How to empty or clear the contents of an existing UNIX file

Posted August 18, 2008 by Quinn McHenry in UNIX

If you want to empty the contents of a UNIX file, you could delete it and recreate it, but, as is typical of UNIX, there are more elegant alternatives. Here are a couple of ways to dump the innards of a file. If you know of any others, add them to the comments.

The special file /dev/null can and does contain nothing. While most often used as a sink of nothingness, for example writing output to it that you don’t want to keep, it can be used as a source of nothingness, too. To replace the contents of the file blah.txt with nothing, you can use the command

cat /dev/null > blah.txt

This command makes sense as it is using standard UNIX redirection to place the contents of one file (a known empty one) to another file. Another way to do this, although a less obvious way and probably less readable in a shell script by others, is

> blah.txt


About Quinn McHenry

Quinn was one of the original co-founders of Tech-Recipes. He is currently crafting iOS applications as a senior developer at Small Planet Digital in Brooklyn, New York.
View more articles by Quinn McHenry

The Conversation

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  • MACMac

    You are correct about the touch command not zeroing out an existing file which was the point of the recipe.

  • Jesus E. Aneiros

    cp /dev/null blah.txt

    It will save you a t and a >.

    • Quinn McHenry


  • Jacob

    echo -n > file.txt

    • Shawn

      Best one!

    • Haider Abbas

      This really helped me. Thanks!

  • Aleq

    i was using grep a > bla.txt o_O
    it does empty the file, but you need to Ctrl+c after…

    • Dinesh

      I have files like test1 test2 test3 test4 test5 in an directory, how to empty in sigle command, am not able do so with # >test*. Pls help.

  • Tech Blog

    I use a lot of

    echo ” ” > blah.txt

    But whatever works will do 🙂

  • dinesh

    very helpful

  • Bruce

    Wrong! This inserts a newline. `echo -n >file` is correct. Use `ls -l file` to show the difference.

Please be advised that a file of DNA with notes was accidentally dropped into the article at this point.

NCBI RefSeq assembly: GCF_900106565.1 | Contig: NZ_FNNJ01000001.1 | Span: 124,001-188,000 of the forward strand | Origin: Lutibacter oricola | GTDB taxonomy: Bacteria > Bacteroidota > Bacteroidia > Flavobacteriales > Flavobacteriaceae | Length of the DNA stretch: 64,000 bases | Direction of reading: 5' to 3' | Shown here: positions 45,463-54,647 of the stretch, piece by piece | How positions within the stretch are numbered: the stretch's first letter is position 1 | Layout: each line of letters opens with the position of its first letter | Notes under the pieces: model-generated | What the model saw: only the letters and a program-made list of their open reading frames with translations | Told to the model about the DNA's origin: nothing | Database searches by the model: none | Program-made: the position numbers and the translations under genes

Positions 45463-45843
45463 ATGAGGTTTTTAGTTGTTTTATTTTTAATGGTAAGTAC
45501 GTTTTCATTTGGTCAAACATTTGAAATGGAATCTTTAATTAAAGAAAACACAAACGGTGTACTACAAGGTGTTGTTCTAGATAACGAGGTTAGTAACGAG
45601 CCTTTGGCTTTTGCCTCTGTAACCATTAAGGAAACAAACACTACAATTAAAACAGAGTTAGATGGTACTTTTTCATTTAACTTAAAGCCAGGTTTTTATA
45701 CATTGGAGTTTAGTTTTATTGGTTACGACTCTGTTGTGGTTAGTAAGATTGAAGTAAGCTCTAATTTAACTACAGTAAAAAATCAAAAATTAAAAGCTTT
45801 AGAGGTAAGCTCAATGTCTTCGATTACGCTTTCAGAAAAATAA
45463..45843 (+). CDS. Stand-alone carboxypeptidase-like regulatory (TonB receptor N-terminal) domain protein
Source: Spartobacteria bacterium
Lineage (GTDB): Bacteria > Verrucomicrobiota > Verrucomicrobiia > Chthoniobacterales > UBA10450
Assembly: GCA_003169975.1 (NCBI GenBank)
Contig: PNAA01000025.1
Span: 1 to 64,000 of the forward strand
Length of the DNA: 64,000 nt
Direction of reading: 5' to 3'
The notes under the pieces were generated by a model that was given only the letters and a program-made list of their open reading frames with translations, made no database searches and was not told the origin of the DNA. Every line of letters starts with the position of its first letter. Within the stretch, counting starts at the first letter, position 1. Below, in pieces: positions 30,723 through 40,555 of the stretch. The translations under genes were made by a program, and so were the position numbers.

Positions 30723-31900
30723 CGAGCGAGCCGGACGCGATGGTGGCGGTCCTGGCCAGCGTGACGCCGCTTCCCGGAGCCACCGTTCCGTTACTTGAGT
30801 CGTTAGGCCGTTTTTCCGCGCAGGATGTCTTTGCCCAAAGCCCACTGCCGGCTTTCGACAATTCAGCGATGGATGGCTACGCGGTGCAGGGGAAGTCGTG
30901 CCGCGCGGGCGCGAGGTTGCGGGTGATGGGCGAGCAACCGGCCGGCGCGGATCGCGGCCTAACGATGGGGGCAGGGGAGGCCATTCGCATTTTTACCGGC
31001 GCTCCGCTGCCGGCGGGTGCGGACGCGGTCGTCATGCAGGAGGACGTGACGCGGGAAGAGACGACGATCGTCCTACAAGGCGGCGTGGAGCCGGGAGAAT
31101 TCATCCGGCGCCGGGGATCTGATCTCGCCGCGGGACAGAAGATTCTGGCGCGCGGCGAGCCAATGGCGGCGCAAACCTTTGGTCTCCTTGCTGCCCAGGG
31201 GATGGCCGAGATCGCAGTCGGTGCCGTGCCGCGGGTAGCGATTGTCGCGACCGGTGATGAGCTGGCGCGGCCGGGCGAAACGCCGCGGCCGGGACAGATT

These tips are important, as they do not close the file handle; useful for logs.

  • Anonymous

    Thank you .This thing had worked out well for me

  • MNS

    Please follow the step to empty all the files. Here there can be some change of “;”. It can be used or omitted according to the shell.

    for i in ‘ls’;
    echo “” >$i;

  • Anonymous

    If there is a file “abc.txt” in your unix platform
    use :> for deleting contents of a file “:> abc.txt”

    • Sandeep D.

      Thansk. This is the best way to clear the contents of a file
      UNIX PROMPT> :> [file name]

  • Anonymous

    Important to note- the ‘> filename’ method will only work on sh, and ksh variants but not csh.


  • Anonymous

    Nothing just cat the file with echo ” ” as mentioned below to empty the file.

    Include this command in the script will get all the details in it washed away

    echo ” ” | cat >

    Ex : echo ” ” | cat > temp


    echo -n > blah.txt

  • Marty69

    I’m a newbee at this so i assume if u pip this into the temp folder u will get the same results?

  • Guest

    : > blah.txt

  • Geo

    # touch test
    # cat test > blah.txt

    this commands will empty the file blah.txt

  • Vinothkumar Sundaram

    Sorry it is working

  • Duncan Anderson

    :> filename

    Has always been my choice, especially in shell scripts.

  • Lakshmanan Samy

    Thanks these are all helpful

  • AP

    thank-you !!

  • Santu

    very useful..

  • rajiv

    I want to keep a few last lines in a file and remove other contents.
    e.g. if a file contains 10000 lines, i want to keep bottom 100 lines and remove all other 9900 lines to make it small .. without deleting, renaming (moving) files.
    One can do this by tail -100 file1 > file 2 and then mv file2 file1
    But that is not what we want.
    file1 is used by application and is continually updating it and growing.
    Intention is to remove older contents while not disturbing its use by application.


  • Guru


    Use this

  • aa